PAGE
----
As if the Nazca lines weren’t already mysterious enough—there are more than 800 straight lines, 300 geometric figures and 70 animal and plant designs at Nazca—if you plot the Nazca lines over the entire planet they converge at one SPECIFIC spot, and I can’t believe where they all meet.
The Nazca lines, located in Nazca Peru have captured the imagination of historians, researchers, and tourists for decades.
The lines—only seen from the air—were spotted in 1927, when Airlines started flying over Peru and passengers reported seeing strange lines, figures, and shapes on the ground.
So far, researchers have cataloged 800 straight lines, 300 geometric figures and 70 animal and plant designs, also called biomorphs. No one can say for certain what their meaning is, why they were created, who exactly created them, and why they are only visible from the air.
Believed to have been created by the ancient Nazca culture, the largest of the figures discovered on Nazca stretches a staggering 200 meters across. The Nazca culture flourished in the arid region of Peru between the 1st and 8th century A.D.
The ancient Nazca culture belonged to an ancient prehistoric civilization that was successful in engineering techniques to bring underground water to the surface for irrigation purposes.
The longest glyph at Nazca is around 9 miles long.
Nazca legends suggest that Viracocha, the Inca creator god commissioned the Nazca lines thousands of years ago.
The truth is that we don’t know why they were created. There are many theories explaining the Nazca lines.
Archaeologist Johan Reinhard theorized in 1985 how the Nazca lines were massive figures used in religious practices where the ancients worshiped deities associated with water and crops.
Some tests performed by scientists from the University of Dresden have shown that electric conductivity was 8000 higher on the Nazca lines than next to them.
With a depth between 10 and 30 centimeters, the most famous Nazca lines are the Hummingbird, the Condor, the Astronaut, and the Spider.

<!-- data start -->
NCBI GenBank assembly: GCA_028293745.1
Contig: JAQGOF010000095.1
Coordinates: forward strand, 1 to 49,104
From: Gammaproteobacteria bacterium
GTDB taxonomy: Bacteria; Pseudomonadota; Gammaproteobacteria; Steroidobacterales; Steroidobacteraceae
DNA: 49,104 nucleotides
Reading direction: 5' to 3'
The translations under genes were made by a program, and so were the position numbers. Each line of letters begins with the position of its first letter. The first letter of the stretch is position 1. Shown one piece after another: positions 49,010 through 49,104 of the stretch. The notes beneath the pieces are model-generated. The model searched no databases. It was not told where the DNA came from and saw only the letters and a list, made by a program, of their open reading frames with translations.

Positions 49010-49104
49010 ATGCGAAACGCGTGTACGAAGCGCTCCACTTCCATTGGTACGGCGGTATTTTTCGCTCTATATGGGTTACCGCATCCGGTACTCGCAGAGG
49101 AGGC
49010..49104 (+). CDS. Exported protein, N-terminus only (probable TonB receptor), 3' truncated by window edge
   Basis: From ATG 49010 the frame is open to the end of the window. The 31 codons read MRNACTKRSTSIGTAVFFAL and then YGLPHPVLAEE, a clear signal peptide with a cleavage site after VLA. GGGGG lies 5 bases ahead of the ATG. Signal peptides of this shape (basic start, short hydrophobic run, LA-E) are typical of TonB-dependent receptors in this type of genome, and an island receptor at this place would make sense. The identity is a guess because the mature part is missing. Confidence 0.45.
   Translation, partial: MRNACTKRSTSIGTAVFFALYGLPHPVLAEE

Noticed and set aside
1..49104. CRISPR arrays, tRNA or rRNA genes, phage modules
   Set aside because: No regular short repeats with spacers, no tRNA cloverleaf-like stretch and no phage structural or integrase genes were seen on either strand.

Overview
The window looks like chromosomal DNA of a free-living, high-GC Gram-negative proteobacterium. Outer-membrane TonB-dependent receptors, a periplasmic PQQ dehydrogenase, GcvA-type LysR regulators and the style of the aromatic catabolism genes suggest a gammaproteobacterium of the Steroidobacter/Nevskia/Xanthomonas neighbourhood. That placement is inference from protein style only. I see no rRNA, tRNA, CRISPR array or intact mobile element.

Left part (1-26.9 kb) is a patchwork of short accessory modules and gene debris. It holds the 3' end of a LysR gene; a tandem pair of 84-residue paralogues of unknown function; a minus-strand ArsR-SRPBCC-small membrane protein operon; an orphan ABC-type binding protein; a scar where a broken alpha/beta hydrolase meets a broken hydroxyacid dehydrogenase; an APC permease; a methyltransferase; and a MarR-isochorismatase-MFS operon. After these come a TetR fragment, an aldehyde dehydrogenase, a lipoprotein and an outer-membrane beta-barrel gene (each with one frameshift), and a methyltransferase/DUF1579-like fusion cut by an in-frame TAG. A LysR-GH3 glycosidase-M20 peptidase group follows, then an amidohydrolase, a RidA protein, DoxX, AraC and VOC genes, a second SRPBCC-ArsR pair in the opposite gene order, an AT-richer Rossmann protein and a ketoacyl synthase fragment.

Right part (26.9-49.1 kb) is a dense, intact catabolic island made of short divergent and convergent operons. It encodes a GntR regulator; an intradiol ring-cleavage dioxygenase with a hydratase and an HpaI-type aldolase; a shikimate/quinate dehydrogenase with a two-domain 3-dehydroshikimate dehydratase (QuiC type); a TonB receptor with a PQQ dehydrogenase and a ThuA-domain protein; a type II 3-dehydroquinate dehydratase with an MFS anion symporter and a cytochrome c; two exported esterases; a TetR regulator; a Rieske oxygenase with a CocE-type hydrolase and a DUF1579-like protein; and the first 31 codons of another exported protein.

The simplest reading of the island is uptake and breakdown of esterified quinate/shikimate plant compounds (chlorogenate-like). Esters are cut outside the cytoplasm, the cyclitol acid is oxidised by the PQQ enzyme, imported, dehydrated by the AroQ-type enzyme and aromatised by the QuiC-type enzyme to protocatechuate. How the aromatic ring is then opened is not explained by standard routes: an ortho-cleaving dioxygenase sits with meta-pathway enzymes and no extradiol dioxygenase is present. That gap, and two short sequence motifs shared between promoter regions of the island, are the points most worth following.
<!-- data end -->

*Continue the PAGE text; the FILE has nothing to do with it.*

And while numerous questions and enigmas surround the Nazca lines, there are some who have wondered what would happen if we plotted the entire Nazca lines over the globe.
One YouTube user did just that and the results according to many are staggering.
Why? because if you plot the lines—using Google Earth—over the entire globe they converge at one specific point: Angkor Wat, a temple complex located in Cambodia and one of the largest religious monuments on the planet measuring a staggering 162.6 hectares.
Here’s the video:
Now while some may find this extremely interesting, that Nazca lines up on the other side of Earth with Angkor Wat, the truth is that the Cambodian temple is the exact antipodal of Nazca.
An antipodal point on the surface of a sphere is the point which is diametrically opposite to it—so situated that a line drawn from the one to the other passes through the center of the sphere and forms a true diameter. As it turns out, antipodes of any place on the Earth is the point on the Earth’s surface which is diametrically opposite to it. Check out antipodesmap.com for interesting facts.
While it certainly is interesting that Nazca and Angkor Wat are “connected” at least via an antipodal point, I’d say it’s just a coincidence, since all directions leading out of a single point, always converge at the antipodal point on the opposite side of a sphere.
However, I can’t help and ask whether it is a coincidence that an ancient sites antipodal point is another ancient site?
What do you guys think about this? Is there a connection? Let me know.
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